Bad fiscal policy. A crash in the housing market. A sudden drop in supply of essential commodities. Any of these can cause a recession. Any combination of them can spell even worse.
Anyone who predicts a recession should be taken with a grain of salt. Such predictions are perennial, as they reliably attract the spotlight to whomever offers them.
That said, the United States has weathered 14 recessions since the Great Depression. Investing around the possibility of an imminent recession isn’t necessarily the same as adopting a doom-and-gloom mentality. It merely acknowledges that recessions, like expansions, are inevitable.
Which stocks are safest during a recession – or, to frame it in a broader way, which industries are safest to have invested in before a recession arrives? History has shown that certain industries are indeed safer during economic downturn. Let’s examine a few.
The American healthcare industry has long proven stable during eras of inflation and recession alike. During the past seven recessions, healthcare outperformed the broader market by an average of 10%. The reasoning behind this phenomenon is simple: even when they are struggling financially, people are unwilling to spend less on something they need in order to live. It’s a textbook demonstration of price inelasticity.
Like healthcare, consumer staples aren’t impulse purchases. However financially destitute the general population becomes, people will still need to eat, bathe, and clean their homes. They also show a reluctance to abstain from tobacco and alcohol. (Unsurprisingly, hard times drive higher demand for those substances.) This may sound too obvious to beg repeating, but people truly cannot live without the things they need to live.
By now you have noticed a theme: if it produces a requisite for everyday life, an industry offers a reasonably safe haven for your money during a recession. No other industry exemplifies this fact as evidently as utilities, which provide indispensable services to the private and public sectors alike. The government will never deem your local electricity provider “nonessential.”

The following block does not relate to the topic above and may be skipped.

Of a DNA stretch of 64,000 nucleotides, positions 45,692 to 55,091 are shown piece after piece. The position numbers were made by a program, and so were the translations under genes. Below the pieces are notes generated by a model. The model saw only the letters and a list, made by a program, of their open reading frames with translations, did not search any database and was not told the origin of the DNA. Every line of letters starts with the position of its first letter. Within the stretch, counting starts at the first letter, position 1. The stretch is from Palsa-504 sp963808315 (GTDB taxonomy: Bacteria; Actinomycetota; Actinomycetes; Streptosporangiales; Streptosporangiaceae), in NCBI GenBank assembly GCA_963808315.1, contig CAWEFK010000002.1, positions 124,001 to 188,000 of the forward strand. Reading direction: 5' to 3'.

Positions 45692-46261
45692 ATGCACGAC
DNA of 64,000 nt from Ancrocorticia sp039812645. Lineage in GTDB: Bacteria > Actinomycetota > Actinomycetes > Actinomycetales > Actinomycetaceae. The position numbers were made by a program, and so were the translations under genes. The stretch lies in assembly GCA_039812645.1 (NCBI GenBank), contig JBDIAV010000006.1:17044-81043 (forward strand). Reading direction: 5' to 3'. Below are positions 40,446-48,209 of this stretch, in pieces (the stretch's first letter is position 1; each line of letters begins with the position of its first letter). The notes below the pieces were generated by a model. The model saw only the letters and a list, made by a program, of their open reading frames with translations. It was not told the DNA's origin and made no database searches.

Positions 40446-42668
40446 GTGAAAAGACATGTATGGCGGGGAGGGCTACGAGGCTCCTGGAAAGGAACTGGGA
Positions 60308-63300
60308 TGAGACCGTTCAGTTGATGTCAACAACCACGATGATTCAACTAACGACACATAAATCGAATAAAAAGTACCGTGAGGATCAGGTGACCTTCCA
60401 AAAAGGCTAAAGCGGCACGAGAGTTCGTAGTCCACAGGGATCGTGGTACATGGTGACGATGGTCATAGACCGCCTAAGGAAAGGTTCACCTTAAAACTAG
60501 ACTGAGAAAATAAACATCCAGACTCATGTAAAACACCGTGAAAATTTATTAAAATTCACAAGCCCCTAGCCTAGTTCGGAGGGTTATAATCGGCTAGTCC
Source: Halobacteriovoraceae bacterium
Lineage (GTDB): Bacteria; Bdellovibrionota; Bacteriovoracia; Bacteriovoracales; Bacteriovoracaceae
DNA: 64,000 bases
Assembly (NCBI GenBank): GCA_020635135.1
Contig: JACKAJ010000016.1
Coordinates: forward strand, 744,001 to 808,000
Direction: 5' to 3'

Utility companies may not represent glowing opportunities for long-term growth, but they offset that shortcoming by offering attractive dividends – the reason why their stocks are popular inclusions in retirement portfolios.
Several of the top-performing S&P 500 stocks during 2020 were in the information technology (IT) sector. That was partly due to the unique nature of the event that precipitated the 2020 recession, which was accompanied by a worldwide lockdown.
Cyber security, video games, and video streaming services were all in high demand while people were stuck in their homes. But thanks to their diverse revenue streams and increasing capacity to remain productive with fewer employees, IT companies are poised to offer safer investment opportunities during upcoming recessions as well, regardless of their catalysts.
There Are No Straight Roads to Investing
Companies with low debt-to-equity ratios have a great advantage during an economic downturn. Even so, no single stock is a sure bet during a recession. Therein lies the necessity of diversification: it shields the investor against catastrophic losses. Whoever coined the phrase “Don’t put all your eggs in one basket” may very well have been a wealth management advisor.
Are you looking for ways to preserve your net worth during the next recession? Then you would do well to partner with an expert. If you live in the greater Twin Cities area and would like to stay secure when the economy isn’t, then we welcome you to contact Luebeck Geisler Hamm Wealth Management today.